Eastleigh was the Kipper high-water mark. Then, on the same day as the English local elections, we had:

  • 2 May 2013 Soth Shields. An iffy one for Labour, caused by David Miliband huffing, upping and offing. Labour, wisely, put up a local woman councillor (though there were behind-the-scenes shenanigans when the ‘natural’ succession was withdrawn late on in the selection) — and Labour held its bare plurality (down about 1½%). The Tories faded badly (— 10%) and the LibDems evaporated to come 6th. From nowhere UKIP took 24% of the vote, as the only repository for non-labour votes.

Which brings us to last night, and as I was thinking the morning sparrows were still … clearing their throats:

  • 13 Feb 2014 Wythenshawe and Sale East. Despite “Lord” Ashcroft’s poll, Labour achieved a natural 55%, and the Tories slumped to 14½%. That’s the predictable 11% swing back from 2010 — not spectacular, but not to be sneezed at. The story was supposed to be the UKIP onwards-and-upwards: not quite 18% isn’t that. Which is why Farage is screeching about “dirty tricks” (though, on the ground, the complaints were going the opposite way).

And there’s more:

These numbers are the best we have to go on.

I’d not get hung up on opinion polling, at least in the UK context. There’s simply no real “quality check” outside the few days before a General Election. Not for nothing was one pollster satirised as “What d’ya Want, Gov?”

The US seems even dodgier, as we saw in the last Presidential: samples of 800-1000 across an electorate that size have margins of error of 3% (i.e. anything between 97 and 103 = 100).

All that said, and much more unsaid, where is there concrete evidence the Labour lead is narrowing? On the contrary, has the 6-8% lead that persisted throughout the previous 15 months, reappeared in the last few days? Since there is little likelihood of “trickle-down” improving living standards by 2015, what chance of selling the Great Osborne Economic Wonder? Or, by implication, that the position will narrow to the point of a 4-5% Tory lead, to give Cameron a majority in May 2015?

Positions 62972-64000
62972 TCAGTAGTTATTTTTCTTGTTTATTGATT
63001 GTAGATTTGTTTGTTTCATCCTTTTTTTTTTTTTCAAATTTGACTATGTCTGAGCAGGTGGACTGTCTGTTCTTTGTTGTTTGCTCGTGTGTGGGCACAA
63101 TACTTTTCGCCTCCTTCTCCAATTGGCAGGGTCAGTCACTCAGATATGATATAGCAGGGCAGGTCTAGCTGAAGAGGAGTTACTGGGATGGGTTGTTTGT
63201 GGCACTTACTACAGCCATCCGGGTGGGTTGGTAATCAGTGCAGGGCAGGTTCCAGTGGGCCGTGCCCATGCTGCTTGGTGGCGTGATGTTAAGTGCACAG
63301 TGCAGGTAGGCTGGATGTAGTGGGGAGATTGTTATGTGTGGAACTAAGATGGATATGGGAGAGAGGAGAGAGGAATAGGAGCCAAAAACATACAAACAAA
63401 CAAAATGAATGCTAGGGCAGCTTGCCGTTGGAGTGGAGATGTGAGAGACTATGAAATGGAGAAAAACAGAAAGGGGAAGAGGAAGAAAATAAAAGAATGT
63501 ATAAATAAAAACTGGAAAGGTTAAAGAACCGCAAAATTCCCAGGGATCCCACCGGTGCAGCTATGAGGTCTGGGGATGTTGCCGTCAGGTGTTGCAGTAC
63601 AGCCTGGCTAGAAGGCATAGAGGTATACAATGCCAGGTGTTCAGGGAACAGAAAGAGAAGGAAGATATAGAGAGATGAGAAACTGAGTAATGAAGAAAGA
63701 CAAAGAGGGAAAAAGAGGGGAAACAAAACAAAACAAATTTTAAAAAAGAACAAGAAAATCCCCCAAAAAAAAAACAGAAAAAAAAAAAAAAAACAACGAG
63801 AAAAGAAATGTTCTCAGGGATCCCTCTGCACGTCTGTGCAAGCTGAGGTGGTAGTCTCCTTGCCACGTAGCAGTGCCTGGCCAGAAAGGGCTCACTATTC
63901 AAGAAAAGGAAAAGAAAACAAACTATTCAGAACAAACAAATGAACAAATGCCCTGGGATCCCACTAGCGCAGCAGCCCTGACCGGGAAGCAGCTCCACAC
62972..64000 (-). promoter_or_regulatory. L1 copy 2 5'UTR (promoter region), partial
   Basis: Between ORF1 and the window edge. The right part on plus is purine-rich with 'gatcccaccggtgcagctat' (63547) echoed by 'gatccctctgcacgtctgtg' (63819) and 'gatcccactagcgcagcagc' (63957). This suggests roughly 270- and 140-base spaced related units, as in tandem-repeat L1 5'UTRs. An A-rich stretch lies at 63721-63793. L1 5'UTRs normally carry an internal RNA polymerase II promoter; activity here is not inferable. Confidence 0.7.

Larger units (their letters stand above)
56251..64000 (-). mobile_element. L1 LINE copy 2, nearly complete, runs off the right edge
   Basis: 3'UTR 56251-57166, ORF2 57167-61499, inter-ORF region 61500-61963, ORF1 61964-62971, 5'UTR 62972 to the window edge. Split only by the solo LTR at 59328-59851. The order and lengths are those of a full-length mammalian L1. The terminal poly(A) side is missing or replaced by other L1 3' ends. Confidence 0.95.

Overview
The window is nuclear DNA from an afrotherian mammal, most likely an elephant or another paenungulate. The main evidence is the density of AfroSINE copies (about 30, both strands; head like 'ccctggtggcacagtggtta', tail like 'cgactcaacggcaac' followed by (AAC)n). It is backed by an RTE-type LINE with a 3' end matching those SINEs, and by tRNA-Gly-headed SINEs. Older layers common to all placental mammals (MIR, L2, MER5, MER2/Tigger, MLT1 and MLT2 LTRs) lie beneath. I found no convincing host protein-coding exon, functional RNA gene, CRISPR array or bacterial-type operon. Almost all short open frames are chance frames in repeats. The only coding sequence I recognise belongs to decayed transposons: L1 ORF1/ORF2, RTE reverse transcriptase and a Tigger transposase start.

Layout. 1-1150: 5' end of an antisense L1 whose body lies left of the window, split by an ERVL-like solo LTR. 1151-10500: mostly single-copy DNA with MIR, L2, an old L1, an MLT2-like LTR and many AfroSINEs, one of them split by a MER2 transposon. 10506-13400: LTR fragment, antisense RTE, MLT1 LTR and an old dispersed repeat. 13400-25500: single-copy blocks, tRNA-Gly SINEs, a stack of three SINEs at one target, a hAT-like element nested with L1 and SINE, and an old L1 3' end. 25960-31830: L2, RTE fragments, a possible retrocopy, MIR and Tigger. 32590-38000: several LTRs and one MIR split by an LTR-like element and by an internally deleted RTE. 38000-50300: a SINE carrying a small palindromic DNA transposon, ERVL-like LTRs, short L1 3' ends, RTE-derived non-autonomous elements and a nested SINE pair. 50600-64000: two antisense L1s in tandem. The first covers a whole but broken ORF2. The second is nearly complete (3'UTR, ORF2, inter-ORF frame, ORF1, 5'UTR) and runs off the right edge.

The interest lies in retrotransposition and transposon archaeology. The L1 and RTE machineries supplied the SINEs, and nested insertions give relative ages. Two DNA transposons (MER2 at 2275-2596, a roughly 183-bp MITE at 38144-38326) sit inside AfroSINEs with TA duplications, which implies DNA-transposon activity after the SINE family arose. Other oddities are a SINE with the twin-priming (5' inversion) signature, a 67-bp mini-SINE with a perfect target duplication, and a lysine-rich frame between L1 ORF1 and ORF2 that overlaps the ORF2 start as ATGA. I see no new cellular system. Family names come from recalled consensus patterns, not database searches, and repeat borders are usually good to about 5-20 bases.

We have to recognise that, thanks to the LibDems taking revenge for the AV-vote by denying the reduction of the size of parliament and a heavy redistribution, if Labour polls 35-36% in 2015, that is almost certainly a majority.

Which is where the other factors become very, very interesting:

  • What about the Scottish factor? If #Indyref goes one way, there would likely be no Scottish seats in the next parliament. If it goes the other, is the SNP — at least in the world outside Holyrood — dished for a generation; and does that restore the two-parties Old Firm Derby?
  • Has the LibDem vote imploded? Despite what the Tory blog-artist and commentator, Iain Dale, was asserting, I’d hesitate to suggest there would be 30-35 LibDem MPs next time round. The student vote has gone AWOL over the fees betrayal. The Iraq stuff (where, especially in places like North London, the LibDem propaganda was undistinguishable from the Socialist Workers) no longer works. In suburbia, why vote middle-man LibDem when the wholesaler Tory has the next-door stall? The bottom line: what is the LibDems’ “Unique Selling Point”?
  • Just what will the Kipper vote be in May 2015? All the bean-counters suggest, up to around 20%, it cuts disproportionately into the Tory vote. That was the experience at Eastleigh. Until we get a by-election in a natural Tory seat, that remains merely theoretical.

To conclude:

If you’ve already had that earful, courtesy of politics.ie, my apologies. I’d guess you didn’t persist this far along.